- Art of the United States
- Public sculpture and monuments
- National and collective memory
- Mourning art and material culture
- Vandalism and iconoclasm
- Casts, copies, and replicas
- American Civil War and military history
- Representations of the human body
CURRENT BOOK PROJECT: Monumental Crisis: Accident, Vandalism, and the Civil War Citizen Soldier
Monumental Crisis: Accident, Vandalism, and the Civil War Citizen Soldier examines the intersections between aesthetic value, political implications, and monumental destruction in memorials to the Civil War citizen soldier. Previous scholarship on these monuments has focused on their origin and development in the divisive postwar decades. And indeed, for much of their history, these monuments have been an accepted and often unquestioned part of the urban fabric. But as recent debates over Confederate monuments in the wake of the racially-motivated shooting in Charleston, S.C., this past summer have shown, the relatively static presence of these monuments has often masked deep-seated divisions that come to light at moments when the monument’s material fabric is ruptured. When monuments are vandalized, destroyed accidentally, weathered by neglect, or revised through deliberate additions to the initial work of art, they force communities to come to terms with the reasons for their existence and to decide whether to recommit to the initial causes they were meant to remember. Monumental Crisis will probe moments in the 150-year history of the Civil War citizen soldier monument when individual monuments have faced physical change, offering new insight into the role of memorials in national conversations and the nature of public memory itself.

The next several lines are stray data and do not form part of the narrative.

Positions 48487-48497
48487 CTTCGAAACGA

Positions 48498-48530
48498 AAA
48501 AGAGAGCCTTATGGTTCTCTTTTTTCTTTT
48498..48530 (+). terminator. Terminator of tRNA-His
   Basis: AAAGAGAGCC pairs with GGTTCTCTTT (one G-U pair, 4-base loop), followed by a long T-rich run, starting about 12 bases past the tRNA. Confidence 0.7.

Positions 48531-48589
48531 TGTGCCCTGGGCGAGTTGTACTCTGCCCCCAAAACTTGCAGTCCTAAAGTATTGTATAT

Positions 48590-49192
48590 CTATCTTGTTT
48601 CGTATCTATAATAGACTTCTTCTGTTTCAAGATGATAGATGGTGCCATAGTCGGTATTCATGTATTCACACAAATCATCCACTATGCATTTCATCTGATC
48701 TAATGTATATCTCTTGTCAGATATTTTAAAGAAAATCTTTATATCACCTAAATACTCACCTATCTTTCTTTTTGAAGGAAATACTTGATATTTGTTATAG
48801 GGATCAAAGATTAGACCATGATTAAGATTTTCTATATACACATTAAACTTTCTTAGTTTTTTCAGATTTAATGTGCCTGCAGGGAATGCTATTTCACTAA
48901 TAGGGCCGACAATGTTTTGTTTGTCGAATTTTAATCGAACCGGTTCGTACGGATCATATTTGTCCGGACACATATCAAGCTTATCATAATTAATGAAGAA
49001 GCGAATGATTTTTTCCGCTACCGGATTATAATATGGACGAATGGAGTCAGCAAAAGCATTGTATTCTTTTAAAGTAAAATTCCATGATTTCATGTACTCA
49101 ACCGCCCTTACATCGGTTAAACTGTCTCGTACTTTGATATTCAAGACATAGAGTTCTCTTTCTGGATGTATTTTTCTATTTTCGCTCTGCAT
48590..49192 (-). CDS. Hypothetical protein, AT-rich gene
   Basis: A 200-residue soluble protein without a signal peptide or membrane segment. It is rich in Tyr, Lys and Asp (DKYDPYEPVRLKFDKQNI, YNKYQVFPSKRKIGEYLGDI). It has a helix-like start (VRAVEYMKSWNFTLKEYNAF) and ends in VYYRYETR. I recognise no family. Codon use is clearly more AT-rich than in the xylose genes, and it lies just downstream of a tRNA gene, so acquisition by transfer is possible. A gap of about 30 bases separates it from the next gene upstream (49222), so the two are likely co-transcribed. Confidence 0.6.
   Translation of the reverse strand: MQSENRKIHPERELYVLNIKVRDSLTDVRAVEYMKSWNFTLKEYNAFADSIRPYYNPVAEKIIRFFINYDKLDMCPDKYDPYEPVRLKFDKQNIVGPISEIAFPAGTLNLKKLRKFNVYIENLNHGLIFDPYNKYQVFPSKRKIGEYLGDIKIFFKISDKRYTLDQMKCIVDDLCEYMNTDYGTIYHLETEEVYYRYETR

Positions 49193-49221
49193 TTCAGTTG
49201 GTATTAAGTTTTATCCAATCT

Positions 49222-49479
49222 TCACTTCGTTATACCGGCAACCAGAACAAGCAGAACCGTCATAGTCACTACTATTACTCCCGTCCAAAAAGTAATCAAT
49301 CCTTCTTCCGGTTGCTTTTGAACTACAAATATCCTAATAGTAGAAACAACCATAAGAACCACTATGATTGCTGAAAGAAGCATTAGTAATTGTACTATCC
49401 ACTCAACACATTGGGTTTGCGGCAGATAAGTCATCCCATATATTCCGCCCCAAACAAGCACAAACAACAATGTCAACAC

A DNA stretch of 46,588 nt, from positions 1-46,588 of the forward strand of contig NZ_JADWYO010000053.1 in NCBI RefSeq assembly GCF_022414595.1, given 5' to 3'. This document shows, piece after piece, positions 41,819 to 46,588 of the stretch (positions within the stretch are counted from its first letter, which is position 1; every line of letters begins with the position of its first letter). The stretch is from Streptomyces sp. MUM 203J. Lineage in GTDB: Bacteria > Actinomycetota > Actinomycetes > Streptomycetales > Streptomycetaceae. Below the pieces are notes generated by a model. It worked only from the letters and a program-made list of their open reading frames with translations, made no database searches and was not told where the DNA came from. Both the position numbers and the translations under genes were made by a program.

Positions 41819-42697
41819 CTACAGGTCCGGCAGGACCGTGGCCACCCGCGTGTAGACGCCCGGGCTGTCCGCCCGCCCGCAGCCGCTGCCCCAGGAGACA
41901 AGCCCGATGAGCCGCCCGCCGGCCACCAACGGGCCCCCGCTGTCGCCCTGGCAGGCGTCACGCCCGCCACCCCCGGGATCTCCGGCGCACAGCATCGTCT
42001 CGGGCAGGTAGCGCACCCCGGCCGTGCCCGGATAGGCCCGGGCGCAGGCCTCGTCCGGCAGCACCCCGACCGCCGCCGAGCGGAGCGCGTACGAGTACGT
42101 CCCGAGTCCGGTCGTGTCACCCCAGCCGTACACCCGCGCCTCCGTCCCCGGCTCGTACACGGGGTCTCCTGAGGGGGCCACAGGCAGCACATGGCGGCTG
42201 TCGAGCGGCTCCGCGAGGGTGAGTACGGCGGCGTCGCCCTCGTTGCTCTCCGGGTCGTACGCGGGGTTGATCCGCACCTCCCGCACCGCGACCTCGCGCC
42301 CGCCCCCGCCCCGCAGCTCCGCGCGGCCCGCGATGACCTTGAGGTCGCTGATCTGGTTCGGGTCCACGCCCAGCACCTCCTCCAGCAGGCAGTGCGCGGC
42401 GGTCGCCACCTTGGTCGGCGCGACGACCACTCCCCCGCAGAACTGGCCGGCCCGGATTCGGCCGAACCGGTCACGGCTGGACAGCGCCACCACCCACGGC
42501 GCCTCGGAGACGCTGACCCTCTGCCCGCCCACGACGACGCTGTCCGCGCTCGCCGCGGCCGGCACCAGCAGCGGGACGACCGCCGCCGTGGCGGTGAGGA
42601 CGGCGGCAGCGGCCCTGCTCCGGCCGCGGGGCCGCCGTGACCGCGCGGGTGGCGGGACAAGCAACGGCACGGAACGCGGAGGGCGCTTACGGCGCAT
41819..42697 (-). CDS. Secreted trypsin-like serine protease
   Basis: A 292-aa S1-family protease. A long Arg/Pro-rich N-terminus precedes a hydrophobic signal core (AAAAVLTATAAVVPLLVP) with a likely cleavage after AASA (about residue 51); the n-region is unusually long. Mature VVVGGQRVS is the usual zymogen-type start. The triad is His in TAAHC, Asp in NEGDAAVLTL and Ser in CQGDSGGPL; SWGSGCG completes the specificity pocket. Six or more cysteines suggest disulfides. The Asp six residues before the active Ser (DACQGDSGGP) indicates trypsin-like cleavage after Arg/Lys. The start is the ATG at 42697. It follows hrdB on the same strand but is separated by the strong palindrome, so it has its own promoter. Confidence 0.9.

Monumental Crisis will focus on four key processes through which a Civil War soldier monument is altered: vandalism, revision, neglect, and accident. By probing the existence of these monuments in American communities in the 150 years since they first began to appear, this book will offer a unique perspective on what happens to memorials after the initial fervor to erect and dedicate them has died down. Scholars of public monuments tend to deal in origin stories, and the existing scholarship on Civil War monuments is no exception: Kirk Savage, Thomas Brown, Gaines Foster, Carol Grissom, and others have all dealt ably with the nineteenth-century context in which these monuments were conceived. But there is more to the story after that moment of creation. When Civil War monuments are damaged or altered, they reawaken dormant controversies and generate heated debate. In probing these moments of rupture, this book will offer new theories on the afterlife of collective memory. This is important not only for the study of Civil War memorials or American sculpture but for the entire practice of public memory: whenever we create new monuments, we must consider how they will be viewed and cared for by future generations.